Just skimming through all the statements (starting on page 11 or so) of the form
Category A is isomorphic to category Bop
in Very Basic Noncommutative Geometry (ahahahaha "very basic") is blowing my mind.

Okay first of all it gave me an answer to what noncommutative geometry is, which I never knew, though I'd heard about it a lot. There's a theorem, the Gelfand-Naimark theorem, that says that the category of every nice (i.e. locally compact hausdorff) topological space is equivalent to the dual of the category of some commutative algebraic gadgets (namely, C* algebras, which I don't really understand at all). But also there's lots of noncommutative C* algebras. What are the topological things that correspond to those? Welllll, not locally compact hausdorff topological spaces, that's for sure. They're all "commutative".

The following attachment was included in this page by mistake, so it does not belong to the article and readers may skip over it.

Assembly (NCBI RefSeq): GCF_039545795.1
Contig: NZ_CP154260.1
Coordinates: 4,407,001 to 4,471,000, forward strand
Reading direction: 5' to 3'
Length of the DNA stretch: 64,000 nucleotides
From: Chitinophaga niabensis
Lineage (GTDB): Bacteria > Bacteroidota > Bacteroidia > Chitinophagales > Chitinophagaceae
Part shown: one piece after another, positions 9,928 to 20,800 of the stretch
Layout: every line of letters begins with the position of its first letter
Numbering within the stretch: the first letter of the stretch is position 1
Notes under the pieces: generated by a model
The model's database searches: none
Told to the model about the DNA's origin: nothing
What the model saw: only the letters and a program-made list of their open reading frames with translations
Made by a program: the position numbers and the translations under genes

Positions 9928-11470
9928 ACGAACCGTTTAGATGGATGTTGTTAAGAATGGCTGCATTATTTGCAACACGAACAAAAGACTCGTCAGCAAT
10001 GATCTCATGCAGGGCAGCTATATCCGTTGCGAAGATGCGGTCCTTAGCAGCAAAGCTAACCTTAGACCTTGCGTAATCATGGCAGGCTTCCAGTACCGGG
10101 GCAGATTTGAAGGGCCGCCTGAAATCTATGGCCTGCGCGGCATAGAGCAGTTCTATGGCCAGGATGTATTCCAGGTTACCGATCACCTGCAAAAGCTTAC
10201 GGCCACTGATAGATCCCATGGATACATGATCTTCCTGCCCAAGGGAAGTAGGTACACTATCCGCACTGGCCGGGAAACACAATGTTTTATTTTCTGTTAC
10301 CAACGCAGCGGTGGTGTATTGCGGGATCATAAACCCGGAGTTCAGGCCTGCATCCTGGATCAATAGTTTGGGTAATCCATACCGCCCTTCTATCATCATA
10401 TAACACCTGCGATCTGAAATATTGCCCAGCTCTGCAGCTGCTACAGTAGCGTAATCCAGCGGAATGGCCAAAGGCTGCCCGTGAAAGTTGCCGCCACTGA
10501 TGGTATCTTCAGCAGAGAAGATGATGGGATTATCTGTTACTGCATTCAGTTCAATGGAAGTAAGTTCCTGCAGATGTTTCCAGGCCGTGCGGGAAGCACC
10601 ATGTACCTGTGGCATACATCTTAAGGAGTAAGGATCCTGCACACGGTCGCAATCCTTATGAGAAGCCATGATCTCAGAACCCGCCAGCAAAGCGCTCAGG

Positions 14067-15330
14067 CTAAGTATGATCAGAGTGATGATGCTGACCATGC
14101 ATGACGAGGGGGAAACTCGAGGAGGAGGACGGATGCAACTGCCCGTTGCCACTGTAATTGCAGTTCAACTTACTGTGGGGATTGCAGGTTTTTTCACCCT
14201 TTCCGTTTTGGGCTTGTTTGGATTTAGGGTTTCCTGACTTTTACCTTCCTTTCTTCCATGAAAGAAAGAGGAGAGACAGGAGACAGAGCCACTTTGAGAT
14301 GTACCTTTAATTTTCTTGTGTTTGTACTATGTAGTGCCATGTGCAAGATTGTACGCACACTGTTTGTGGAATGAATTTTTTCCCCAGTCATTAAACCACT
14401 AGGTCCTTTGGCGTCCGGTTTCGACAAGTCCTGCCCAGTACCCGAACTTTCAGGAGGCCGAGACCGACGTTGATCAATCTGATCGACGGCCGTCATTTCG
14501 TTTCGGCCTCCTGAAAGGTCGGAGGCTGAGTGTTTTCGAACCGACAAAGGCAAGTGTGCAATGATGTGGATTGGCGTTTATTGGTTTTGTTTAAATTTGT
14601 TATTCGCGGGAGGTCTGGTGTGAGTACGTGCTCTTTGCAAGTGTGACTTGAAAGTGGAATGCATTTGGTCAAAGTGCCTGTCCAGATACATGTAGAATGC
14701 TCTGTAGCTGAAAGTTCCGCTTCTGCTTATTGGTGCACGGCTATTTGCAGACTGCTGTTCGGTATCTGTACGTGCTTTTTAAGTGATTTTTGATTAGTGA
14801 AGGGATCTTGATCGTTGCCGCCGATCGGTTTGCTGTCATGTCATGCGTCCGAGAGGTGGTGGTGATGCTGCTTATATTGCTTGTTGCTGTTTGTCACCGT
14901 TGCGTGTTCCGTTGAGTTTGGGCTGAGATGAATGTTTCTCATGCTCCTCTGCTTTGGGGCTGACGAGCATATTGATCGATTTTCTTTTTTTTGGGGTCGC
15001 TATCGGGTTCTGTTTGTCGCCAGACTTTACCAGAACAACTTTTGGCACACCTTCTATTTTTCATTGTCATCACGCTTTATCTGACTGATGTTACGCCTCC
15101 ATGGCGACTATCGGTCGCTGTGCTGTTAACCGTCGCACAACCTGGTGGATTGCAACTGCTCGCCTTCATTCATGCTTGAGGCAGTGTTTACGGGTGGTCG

So noncommutative geometry seems to be just... the study of noncommutative C* algebras. But since Gelfand-Naimark is true, this is viewed as if it's the study of a "noncommutative" generalization of topological spaces.

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Separately, a Lovecraftian shiver tickles my brain upon seeing
(aﬃne schemes) = (commutative rings)op
on page 19, because, like, commutative rings are so garden variety I think I have a half-dozen growing in my backyard amongst the weeds, but schemes are naked gibbering madness that drive mathematicians crazy for their hubris, or so I hear.
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